A distinguished group of global accountancy leaders have signed up to an “integrated reporting” initiative to reflect social and environmental factors as well as finances.
At the head of the queue is the Prince of Wales, who’s Accounting for Sustainability Project teamed up with the Global Reporting Initiative (GRI) in December to create a new International Integrated Reporting Committee. The IIRC’s mission is to create a generally accepted framework for company reporting that combines financial and non-financial measures in a way that links sustainability and economic value.
The committee’s main objectives are to:
- support investors’ long-term information needs by showing the broader consequences of decision-making;
- reflect the interconnections between environmental, social, governance and financial factors in decisions that affect long-term performance and condition
- provide the necessary framework for environmental and social factors to be taken into account systematically in reporting and decision-making
- shift performance measures away from focusing solely on short-term financial performance; and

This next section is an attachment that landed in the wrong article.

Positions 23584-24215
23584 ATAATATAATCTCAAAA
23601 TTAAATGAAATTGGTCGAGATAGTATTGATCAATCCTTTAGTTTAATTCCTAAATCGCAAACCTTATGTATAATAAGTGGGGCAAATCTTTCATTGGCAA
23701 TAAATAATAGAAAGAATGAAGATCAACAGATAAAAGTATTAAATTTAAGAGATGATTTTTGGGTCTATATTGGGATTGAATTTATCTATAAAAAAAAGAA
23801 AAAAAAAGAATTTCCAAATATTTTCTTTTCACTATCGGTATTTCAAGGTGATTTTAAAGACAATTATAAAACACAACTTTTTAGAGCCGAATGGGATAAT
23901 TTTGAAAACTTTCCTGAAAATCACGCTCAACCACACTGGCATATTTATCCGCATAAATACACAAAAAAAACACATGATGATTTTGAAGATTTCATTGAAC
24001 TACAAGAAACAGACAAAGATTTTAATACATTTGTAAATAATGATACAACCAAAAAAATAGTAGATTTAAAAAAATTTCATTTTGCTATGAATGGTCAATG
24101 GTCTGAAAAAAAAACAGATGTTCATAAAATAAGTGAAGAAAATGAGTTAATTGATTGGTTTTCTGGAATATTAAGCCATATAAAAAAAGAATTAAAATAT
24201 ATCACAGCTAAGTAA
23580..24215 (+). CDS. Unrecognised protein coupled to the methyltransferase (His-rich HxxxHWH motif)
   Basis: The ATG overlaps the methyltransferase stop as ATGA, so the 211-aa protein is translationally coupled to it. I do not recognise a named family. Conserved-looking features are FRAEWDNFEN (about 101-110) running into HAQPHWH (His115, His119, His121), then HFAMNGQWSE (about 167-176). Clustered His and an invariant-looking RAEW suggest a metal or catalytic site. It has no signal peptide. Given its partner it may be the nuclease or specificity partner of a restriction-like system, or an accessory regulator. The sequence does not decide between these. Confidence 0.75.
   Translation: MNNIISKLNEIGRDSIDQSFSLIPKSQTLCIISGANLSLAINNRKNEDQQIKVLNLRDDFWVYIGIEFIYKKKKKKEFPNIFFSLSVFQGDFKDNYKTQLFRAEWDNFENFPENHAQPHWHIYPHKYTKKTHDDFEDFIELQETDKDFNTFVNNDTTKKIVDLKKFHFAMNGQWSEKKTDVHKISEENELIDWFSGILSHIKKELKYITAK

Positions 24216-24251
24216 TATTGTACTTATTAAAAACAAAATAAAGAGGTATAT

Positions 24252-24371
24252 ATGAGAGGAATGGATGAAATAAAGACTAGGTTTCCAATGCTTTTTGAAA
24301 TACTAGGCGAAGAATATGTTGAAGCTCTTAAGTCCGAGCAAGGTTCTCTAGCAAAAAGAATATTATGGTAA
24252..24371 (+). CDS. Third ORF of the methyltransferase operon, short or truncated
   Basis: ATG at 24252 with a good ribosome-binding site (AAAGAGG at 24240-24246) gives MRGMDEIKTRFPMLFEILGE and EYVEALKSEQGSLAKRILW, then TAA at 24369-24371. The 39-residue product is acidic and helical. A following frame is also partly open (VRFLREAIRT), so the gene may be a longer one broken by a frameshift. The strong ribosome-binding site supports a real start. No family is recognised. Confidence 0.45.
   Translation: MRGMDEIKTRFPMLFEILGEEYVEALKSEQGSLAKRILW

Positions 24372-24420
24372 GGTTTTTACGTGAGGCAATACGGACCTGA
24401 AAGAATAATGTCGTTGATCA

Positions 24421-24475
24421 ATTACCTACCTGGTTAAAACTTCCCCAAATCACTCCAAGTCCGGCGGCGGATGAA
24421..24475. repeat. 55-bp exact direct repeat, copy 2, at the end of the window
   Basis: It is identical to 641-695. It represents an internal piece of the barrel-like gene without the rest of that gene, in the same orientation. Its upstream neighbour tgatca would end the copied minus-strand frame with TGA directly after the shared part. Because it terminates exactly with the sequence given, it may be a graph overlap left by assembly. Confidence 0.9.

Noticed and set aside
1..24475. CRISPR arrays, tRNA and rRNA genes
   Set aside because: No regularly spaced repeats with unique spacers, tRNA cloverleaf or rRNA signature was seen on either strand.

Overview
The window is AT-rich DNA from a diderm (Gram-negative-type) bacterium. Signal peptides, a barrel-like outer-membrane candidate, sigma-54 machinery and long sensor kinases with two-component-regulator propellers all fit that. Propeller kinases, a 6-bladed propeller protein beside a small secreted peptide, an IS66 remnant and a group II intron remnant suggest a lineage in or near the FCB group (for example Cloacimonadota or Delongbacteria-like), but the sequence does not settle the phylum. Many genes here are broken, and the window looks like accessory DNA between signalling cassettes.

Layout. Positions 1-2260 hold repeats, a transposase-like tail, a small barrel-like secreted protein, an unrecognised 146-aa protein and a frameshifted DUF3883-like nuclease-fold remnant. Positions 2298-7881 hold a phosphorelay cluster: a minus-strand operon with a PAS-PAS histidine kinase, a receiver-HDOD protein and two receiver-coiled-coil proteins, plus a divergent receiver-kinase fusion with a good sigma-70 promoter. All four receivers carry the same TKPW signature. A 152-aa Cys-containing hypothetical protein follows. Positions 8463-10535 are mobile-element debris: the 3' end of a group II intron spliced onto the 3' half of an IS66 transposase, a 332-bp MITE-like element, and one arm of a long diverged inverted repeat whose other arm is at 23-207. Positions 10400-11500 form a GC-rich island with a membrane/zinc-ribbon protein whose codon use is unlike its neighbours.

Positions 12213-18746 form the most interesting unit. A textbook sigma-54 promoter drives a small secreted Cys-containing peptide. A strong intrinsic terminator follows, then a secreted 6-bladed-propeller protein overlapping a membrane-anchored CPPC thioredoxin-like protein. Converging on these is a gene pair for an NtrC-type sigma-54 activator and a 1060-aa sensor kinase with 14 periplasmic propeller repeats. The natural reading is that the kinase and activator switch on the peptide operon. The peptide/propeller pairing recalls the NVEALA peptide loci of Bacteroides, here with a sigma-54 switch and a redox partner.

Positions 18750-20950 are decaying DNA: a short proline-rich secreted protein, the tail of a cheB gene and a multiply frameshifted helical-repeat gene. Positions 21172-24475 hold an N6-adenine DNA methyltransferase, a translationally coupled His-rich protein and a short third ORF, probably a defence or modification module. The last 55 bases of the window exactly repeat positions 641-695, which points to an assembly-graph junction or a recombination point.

- bring reporting closer to the information used by management to run the business on a day-to-day basis.
Among the committee members are: the chairmen/chief executives of the six top global accountancy firms (plus the UK 200); corporate CFOs from companies including Microsoft, Tata, EDF and Nestle; the chairmen of both the International and US Financial Accounting Standards Boards; chief executives from four leading accountancy bodies and a host of academics and representatives from non-government organisations and sustainability projects.
The UK profession has also been stirring around this issue. The ICAEW has been working on assurance issues since 2004-05 and this week published a 16-page guide ‘Sustainability assurance - your choice’ (650kb PDF) to explain the principles of sustainability in simple terms that business managers and accountants can understand. The guide includes a Q&A around the core issues and several examples of how companies might go about creating appropriate reports on sustainability. It ends with a checklist of matters to consider.
A key feature of the ICAEW guide is the way it positions sustainability reporting as a service that accountants are well equipped to supply.
Interested in sustainabilty and integrated reporting? - Join our online discussion group to debate these issues in more detail.